Positive and Negative Reinforcement

Categories: ASD and DD, Child-focused

By Brittany Juban, Ph.D., LABA, BCBA-D                                                              

[This column was published in the West Springfield Republican on May 27, 2021 and in the Stoughton Journal Sun, Randolph Herald, Canton Journal, and Holbrook Sun on June 23, 2021.]
Reinforcement is defined in the Merriam-Webster Dictionary as “the action of strengthening or encouraging something.” Many people think reinforcement means providing rewards – especially for good behavior. While this is true, reinforcement is more than just rewarding good behavior. Those of us who use applied behavior analysis (ABA) in our work with students who have autism and other special needs have a more complex and comprehensive definition of the term.

Within the context of ABA, a reinforcer is a consequence that follows a behavior and strengthens that behavior or increases the likelihood that it will occur again in the future. 

Often, the learning environment provides the reinforcers for typically developing students. They usually respond to reinforcers, or consequences, such as praise or extra attention for a job well done. But for students with developmental disabilities, we may not be able to rely on these and may need to look to other forms of more tangible reinforcement such as a fun activity or a special treat.

We use reinforcement to help strengthen new skills we are teaching. After a student has learned a new skill, we also might provide a reinforcer when he or she demonstrates generalization of that skill, which means the ability to perform the skill in a setting other than the learning environment. For example, he or she might learn how to ask for a specific item in a school setting and then use that skill at home or in the community.

Reinforcement also helps students maintain (or continue to use) skills and encourages them to behave in an appropriate manner. Over time, as the student has more practice with new skills and behaviors, reinforcement will be needed less often.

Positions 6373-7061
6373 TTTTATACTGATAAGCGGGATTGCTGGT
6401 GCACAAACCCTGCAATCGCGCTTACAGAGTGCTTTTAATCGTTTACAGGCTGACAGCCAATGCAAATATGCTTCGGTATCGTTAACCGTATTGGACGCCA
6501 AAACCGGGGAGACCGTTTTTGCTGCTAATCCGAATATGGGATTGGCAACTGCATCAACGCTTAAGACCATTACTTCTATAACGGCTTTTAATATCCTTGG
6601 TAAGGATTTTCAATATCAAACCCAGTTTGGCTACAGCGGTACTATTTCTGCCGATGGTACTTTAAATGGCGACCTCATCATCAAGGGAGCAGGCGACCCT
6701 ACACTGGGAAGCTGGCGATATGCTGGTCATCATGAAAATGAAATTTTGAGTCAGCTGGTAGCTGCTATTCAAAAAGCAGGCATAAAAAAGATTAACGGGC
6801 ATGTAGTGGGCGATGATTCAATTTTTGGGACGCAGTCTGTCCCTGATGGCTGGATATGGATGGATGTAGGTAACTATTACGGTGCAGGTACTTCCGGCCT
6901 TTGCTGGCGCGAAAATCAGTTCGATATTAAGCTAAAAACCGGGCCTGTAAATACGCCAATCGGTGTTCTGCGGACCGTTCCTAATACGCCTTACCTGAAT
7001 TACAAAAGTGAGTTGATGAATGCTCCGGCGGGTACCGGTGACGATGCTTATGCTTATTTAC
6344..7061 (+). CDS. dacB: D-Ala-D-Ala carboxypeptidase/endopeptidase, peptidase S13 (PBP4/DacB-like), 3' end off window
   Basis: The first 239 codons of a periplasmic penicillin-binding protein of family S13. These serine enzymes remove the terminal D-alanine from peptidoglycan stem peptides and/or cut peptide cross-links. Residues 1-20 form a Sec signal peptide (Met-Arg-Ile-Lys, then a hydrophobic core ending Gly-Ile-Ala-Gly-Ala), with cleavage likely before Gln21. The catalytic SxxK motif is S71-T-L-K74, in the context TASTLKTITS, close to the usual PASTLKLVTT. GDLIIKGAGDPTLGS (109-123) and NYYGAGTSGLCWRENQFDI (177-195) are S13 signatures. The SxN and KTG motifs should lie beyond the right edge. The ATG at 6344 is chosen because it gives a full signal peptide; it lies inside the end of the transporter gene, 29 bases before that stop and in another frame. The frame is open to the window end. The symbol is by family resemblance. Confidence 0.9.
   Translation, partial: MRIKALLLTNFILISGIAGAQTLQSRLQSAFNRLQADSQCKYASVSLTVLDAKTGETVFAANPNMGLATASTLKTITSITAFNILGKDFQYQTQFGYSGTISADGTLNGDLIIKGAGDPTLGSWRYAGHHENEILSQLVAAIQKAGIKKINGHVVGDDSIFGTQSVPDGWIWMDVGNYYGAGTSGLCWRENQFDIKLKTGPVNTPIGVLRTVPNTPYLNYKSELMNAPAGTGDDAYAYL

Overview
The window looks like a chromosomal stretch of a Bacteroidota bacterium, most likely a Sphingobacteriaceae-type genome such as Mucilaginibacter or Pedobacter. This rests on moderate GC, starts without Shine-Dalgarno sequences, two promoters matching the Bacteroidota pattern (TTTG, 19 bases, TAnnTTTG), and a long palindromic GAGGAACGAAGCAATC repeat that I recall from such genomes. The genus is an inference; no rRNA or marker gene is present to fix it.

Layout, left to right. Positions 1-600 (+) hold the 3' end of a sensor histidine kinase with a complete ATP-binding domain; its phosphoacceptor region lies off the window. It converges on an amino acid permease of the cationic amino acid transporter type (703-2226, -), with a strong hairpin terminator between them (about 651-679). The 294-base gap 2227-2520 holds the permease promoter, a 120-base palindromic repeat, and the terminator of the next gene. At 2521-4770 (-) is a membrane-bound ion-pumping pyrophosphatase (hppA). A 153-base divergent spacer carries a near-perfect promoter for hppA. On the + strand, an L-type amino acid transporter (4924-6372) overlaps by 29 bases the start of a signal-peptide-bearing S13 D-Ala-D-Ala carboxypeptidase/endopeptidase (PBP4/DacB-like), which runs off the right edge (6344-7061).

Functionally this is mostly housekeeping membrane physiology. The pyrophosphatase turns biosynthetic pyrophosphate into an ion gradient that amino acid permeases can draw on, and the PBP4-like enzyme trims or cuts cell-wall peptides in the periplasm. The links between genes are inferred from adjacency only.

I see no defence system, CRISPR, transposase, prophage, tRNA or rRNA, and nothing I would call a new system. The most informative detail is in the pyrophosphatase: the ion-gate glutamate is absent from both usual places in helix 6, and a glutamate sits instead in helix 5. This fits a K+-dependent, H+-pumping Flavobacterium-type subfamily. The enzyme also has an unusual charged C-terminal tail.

We may also use other supports to help set expectations for the student. For example, a visual schedule or tokens can be used in conjunction with reinforcement to help the student understand when reinforcers may be delivered. We may also need to structure what access to reinforcers looks like. Instead of open-ended access to an iPad, for example, we may give access for a few minutes. We might use a timer to measure the length of time the student has access to the iPad and systematically reduce that amount of time once the skill is mastered. While this may seem rigid, a consistent, predictable approach can promote faster learning for some, and may eliminate power struggles over access to preferred items or reinforcers.      

ABA terminology refers to both positive and negative reinforcement. Some might think that positive means good and negative means bad, but this is not the case. The term positive is used to refer to something that is added, and negative is used to refer to something that is removed. Some examples of positive reinforcement may include stickers, toys, praise, money, electronics, or screen time. Some examples of negative reinforcement may include the removal of work when a student asks for a break, or stopping an annoying noise like an alarm clock by hitting the snooze button, or a seatbelt chime by putting on a seatbelt. 

By thinking of reinforcement as a process of adding or removing things from the learning situation, we can increase behaviors we want to see more. For guidance specific to your child, please contact a Board Certified Behavior Analyst, or BCBA, for consultation.

Brittany Juban, Ph.D., LABA, BCBA-D, is Clinical Director at the May Center School for Autism and Developmental Disabilities in West Springfield. She can be contacted at

May Institute is a nonprofit organization that is a national leader in the field of applied behavior analysis, serving individuals with autism spectrum disorder (ASD) and other developmental disabilities, brain injury and neurobehavioral disorders, and other special needs. Founded more than 65 years ago, we provide a wide range of exceptional educational and rehabilitative services across the lifespan. May Institute operates five schools for children and adolescents with ASD and other developmental disabilities. For more information, call 800.778.7601 or visit